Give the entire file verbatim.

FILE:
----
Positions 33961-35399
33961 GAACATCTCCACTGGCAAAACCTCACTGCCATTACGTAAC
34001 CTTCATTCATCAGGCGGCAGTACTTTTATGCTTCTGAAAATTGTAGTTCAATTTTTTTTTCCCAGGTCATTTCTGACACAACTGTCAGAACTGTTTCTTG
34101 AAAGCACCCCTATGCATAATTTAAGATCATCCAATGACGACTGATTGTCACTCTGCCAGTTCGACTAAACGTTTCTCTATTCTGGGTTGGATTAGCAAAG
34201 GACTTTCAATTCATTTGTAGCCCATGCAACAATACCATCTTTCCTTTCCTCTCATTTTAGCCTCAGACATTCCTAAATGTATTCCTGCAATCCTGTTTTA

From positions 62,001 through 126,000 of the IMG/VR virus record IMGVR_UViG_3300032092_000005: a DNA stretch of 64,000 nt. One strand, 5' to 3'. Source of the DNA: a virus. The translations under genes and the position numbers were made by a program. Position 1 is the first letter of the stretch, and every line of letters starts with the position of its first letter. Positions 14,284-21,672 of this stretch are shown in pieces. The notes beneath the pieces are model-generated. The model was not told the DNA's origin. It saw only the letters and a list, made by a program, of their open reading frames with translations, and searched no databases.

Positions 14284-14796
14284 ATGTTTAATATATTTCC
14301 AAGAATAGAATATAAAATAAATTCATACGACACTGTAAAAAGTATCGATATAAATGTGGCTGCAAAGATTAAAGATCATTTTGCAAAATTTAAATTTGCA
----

Positions 33961-35399
33961 GAACATCTCCACTGGCAAAACCTCACTGCCATTACGTAAC
34001 CTTCATTCATCAGGCGGCAGTACTTTTATGCTTCTGAAAATTGTAGTTCAATTTTTTTTTCCCAGGTCATTTCTGACACAACTGTCAGAACTGTTTCTTG
34101 AAAGCACCCCTATGCATAATTTAAGATCATCCAATGACGACTGATTGTCACTCTGCCAGTTCGACTAAACGTTTCTCTATTCTGGGTTGGATTAGCAAAG
34201 GACTTTCAATTCATTTGTAGCCCATGCAACAATACCATCTTTCCTTTCCTCTCATTTTAGCCTCAGACATTCCTAAATGTATTCCTGCAATCCTGTTTTA

From positions 62,001 through 126,000 of the IMG/VR virus record IMGVR_UViG_3300032092_000005: a DNA stretch of 64,000 nt. One strand, 5' to 3'. Source of the DNA: a virus. The translations under genes and the position numbers were made by a program. Position 1 is the first letter of the stretch, and every line of letters starts with the position of its first letter. Positions 14,284-21,672 of this stretch are shown in pieces. The notes beneath the pieces are model-generated. The model was not told the DNA's origin. It saw only the letters and a list, made by a program, of their open reading frames with translations, and searched no databases.

Positions 14284-14796
14284 ATGTTTAATATATTTCC
14301 AAGAATAGAATATAAAATAAATTCATACGACACTGTAAAAAGTATCGATATAAATGTGGCTGCAAAGATTAAAGATCATTTTGCAAAATTTAAATTTGCA